• The War Nerd Gary Brecher at The eXile: Lessons from the Pashtun. I don’t always love Brecher’s column, but this one was hilarious. Good example: “They still remember Timur in Herat, but they won’t remember us. Not even all the money we spent, because Afghans are not future software billionaires. They’ll spend it on guns or pretty little dancing boys, and it’ll all end up in the form of Muhajir merchant families, or the 32-foot Bayliners sitting in the driveway of some merc’s house in Tracy.”
  • NYT: Those who petition the Russian Orthodox Church to rescind Tolstoy’s excommunication either totally misunderstand his philosophy or just want to make a name for themselves. My guess is the latter. If Tolstoy knew that his great-grandson was campaigning for Putin and begging for the Patriarch to restore Tolstoy to good graces, he would implode.
  • John McWhorter at The New Republic: Fantastic essay on how ending the drug war–and not just on marijuana–would be a tremendous thing for black America. My only concern with McWhorter’s essay is that it’s a bit too pragmatic. The war on drugs should be ended because it is morally wrong, not because it leads to a lot of innocent black men going to jail. If fewer black men go to jail once this great wrong is eliminated from our society, then so much the better.
  • Daniel Larison: Pointing out the uncomfortable truth that Liu Xiaobo is a pretty lame stooge of Western imperialism (read: supported the war in Iraq). This news disappoints me, but like Larison, it does not diminish my belief that Liu Xiaobo should be freed immediately.
  • Radley Balko at Reason: Cornelius Dupree Jr. became the 21st man to be exonerated by DNA evidence…in just one county. He had been in prison since 1980. What a tragedy, 30 years stolen.
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Well, it’s been too long again, dear readers. I return to coverage with another large accumulation of internet curiosities to share with you.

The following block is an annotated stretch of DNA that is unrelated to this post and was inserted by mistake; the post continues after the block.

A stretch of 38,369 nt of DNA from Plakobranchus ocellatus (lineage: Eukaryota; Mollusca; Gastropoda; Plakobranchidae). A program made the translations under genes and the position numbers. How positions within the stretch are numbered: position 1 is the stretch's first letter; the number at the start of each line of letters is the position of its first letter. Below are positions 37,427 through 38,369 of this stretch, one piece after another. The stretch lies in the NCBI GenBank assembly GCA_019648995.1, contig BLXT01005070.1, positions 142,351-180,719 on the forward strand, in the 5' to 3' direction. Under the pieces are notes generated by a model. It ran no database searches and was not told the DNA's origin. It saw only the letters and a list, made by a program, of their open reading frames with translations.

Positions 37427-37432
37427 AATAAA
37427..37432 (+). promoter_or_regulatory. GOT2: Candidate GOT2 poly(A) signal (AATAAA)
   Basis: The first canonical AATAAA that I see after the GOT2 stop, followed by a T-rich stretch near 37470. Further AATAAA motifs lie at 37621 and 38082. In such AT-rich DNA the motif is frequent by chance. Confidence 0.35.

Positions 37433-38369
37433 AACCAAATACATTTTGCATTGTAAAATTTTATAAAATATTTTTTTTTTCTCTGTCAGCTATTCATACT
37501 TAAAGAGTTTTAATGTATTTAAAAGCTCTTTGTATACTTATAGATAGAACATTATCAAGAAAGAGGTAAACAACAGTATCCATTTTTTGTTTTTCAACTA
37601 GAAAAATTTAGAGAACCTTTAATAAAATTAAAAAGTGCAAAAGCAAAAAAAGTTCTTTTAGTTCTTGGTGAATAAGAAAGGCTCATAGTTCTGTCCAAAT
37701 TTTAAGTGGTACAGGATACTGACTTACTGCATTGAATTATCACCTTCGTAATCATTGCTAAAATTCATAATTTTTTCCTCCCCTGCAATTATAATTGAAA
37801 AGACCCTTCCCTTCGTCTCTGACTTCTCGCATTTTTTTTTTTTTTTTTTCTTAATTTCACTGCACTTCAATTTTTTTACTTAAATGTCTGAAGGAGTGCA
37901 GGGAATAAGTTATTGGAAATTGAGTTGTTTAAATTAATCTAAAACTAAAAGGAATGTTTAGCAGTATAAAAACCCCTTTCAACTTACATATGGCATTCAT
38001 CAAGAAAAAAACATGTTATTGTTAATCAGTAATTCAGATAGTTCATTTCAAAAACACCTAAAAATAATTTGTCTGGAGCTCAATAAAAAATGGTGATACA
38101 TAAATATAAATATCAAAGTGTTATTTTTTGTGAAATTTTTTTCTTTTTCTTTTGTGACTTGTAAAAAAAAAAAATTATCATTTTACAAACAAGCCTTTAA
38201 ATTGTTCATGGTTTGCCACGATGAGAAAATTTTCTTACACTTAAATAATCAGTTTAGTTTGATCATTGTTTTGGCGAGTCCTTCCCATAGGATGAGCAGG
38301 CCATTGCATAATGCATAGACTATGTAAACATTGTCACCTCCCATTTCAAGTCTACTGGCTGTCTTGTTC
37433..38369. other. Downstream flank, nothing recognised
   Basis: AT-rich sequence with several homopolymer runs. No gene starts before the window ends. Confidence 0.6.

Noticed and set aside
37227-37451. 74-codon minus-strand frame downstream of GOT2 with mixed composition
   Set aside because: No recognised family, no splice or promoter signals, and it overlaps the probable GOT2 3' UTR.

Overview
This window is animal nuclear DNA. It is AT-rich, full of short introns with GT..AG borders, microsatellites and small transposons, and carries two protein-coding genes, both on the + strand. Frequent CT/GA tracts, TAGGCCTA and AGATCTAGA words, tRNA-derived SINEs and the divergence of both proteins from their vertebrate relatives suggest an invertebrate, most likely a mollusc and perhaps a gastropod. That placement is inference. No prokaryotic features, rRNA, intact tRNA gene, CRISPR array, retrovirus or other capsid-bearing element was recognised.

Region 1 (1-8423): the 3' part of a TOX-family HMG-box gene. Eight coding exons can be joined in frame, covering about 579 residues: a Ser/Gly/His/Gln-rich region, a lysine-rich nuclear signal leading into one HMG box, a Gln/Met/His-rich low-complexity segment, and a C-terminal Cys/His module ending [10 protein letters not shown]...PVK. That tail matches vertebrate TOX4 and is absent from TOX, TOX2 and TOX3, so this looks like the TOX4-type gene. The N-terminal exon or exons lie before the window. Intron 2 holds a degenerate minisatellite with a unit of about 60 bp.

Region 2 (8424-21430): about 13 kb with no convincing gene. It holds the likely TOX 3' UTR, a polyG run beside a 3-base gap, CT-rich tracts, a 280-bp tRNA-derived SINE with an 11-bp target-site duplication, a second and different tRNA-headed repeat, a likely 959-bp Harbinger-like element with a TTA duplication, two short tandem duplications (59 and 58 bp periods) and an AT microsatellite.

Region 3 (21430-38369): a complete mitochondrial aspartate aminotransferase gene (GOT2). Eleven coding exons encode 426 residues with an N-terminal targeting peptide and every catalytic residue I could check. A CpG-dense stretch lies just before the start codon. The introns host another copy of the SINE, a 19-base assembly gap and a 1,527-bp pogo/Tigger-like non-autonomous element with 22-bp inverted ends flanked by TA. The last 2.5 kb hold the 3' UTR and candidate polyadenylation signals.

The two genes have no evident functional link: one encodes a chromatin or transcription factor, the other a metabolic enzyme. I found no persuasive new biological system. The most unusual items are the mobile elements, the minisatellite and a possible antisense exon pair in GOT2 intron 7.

• Glenn Greenwald: Meet Jacob Appelbaum, the Free Bradley Manning advocate who was stopped at customs on his return from Mexico and had all of his electronics confiscated. He wouldn’t give up the encryption keys, but the bottom line is that thousands of dollars in property have not been returned to him in more than four months. All because he visited Bradley Manning in jail. But hey, this isn’t a police state, guys!
  • The Vienna Review: Vienna’s famous and beloved coffee shops are under assault thanks to Austria’s adherence to EU-wide anti-smoking directives. Fascism is worse on national level than a local level, worse on a transnational level than a national level, and worst on a global level. We’re already to the transnational point. How long until we reach the global one? It is repulsive to see private property owners told how they can define owner-client relationships based on mutual consent, but even more sickening when it involves beloved cultural institutions.
  • Jacob Sullum at Reason: The FDA is proposing to mandate the addition of graphic illustrations of cancer patients to cigarette packaging. Burn in hell, you losers! Even if you hate smoking, you should hate even more the spectacle of a bunch of useless bureaucrats trying to make themselves relevant by thinking up new ways to punish private corporations that sell products to adults.